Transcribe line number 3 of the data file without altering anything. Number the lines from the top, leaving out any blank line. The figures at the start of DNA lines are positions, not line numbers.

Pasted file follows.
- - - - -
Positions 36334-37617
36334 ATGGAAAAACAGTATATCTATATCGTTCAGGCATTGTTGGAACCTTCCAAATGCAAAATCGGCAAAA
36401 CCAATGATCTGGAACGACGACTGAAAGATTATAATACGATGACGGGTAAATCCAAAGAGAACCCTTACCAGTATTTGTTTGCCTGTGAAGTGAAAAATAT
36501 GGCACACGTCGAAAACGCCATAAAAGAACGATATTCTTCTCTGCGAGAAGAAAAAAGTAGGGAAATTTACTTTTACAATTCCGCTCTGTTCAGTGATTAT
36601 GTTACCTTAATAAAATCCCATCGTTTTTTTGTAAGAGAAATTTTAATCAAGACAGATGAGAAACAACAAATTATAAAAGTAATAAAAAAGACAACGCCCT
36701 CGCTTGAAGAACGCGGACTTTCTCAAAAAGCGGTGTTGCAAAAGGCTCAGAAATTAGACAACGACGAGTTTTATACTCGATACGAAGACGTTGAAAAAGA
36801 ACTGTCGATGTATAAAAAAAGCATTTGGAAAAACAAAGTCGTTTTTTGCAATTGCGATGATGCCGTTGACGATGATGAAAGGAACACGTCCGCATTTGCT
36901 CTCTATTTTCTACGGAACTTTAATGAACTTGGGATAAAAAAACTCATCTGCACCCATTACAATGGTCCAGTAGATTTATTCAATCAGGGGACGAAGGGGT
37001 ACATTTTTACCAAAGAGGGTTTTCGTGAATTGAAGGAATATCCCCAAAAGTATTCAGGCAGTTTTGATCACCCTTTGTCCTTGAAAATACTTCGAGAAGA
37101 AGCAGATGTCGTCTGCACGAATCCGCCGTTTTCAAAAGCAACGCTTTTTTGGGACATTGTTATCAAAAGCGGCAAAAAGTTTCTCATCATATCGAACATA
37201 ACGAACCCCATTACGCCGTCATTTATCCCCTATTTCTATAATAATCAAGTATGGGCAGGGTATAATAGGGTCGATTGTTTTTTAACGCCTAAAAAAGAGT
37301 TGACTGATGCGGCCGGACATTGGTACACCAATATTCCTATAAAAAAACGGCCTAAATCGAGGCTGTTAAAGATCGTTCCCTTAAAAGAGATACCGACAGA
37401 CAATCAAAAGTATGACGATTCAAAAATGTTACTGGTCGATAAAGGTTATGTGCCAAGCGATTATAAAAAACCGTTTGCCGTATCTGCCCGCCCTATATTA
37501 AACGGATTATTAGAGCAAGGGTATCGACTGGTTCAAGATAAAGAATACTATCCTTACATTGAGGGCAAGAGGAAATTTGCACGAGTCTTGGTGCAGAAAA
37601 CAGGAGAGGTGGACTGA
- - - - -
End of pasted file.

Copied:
36401 CCAATGATCTGGAACGACGACTGAAAGATTATAATACGATGACGGGTAAATCCAAAGAGAACCCTTACCAGTATTTGTTTGCCTGTGAAGTGAAAAATAT